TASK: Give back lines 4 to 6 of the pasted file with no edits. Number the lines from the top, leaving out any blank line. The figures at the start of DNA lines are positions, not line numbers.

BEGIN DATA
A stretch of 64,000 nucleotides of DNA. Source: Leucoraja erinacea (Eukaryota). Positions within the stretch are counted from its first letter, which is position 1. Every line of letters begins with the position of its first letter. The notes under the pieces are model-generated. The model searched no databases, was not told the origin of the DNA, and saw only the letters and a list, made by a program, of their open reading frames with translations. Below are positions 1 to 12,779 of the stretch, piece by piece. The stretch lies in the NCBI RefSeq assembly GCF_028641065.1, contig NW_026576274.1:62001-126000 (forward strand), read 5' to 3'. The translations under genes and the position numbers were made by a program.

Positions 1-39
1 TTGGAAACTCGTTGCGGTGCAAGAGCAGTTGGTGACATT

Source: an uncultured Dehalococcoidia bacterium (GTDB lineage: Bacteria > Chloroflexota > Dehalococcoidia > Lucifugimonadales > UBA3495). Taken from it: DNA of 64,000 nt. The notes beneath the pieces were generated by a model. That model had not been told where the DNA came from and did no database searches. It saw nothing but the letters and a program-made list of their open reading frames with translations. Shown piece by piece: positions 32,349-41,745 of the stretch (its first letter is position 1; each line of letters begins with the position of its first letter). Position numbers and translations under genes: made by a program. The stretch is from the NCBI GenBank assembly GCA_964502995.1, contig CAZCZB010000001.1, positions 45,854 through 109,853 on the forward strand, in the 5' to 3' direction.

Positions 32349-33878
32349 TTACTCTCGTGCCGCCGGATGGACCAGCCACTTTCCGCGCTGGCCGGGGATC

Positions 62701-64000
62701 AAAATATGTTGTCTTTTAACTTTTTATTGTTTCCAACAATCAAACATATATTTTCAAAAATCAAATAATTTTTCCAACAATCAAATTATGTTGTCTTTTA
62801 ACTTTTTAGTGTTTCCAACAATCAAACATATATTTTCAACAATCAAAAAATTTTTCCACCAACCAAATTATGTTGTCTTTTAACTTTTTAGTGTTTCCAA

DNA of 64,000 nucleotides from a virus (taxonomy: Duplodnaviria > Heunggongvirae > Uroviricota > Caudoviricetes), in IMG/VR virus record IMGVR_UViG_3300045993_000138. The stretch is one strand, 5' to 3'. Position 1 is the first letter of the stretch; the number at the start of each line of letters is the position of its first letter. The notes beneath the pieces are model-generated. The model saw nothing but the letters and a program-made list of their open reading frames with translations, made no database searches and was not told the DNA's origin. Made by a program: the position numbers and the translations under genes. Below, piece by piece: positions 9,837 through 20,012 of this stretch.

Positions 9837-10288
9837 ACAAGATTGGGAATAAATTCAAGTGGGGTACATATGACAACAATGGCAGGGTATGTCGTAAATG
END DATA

Source: an uncultured Dehalococcoidia bacterium (GTDB lineage: Bacteria > Chloroflexota > Dehalococcoidia > Lucifugimonadales > UBA3495). Taken from it: DNA of 64,000 nt. The notes beneath the pieces were generated by a model. That model had not been told where the DNA came from and did no database searches. It saw nothing but the letters and a program-made list of their open reading frames with translations. Shown piece by piece: positions 32,349-41,745 of the stretch (its first letter is position 1; each line of letters begins with the position of its first letter). Position numbers and translations under genes: made by a program. The stretch is from the NCBI GenBank assembly GCA_964502995.1, contig CAZCZB010000001.1, positions 45,854 through 109,853 on the forward strand, in the 5' to 3' direction.

Positions 32349-33878
32349 TTACTCTCGTGCCGCCGGATGGACCAGCCACTTTCCGCGCTGGCCGGGGATC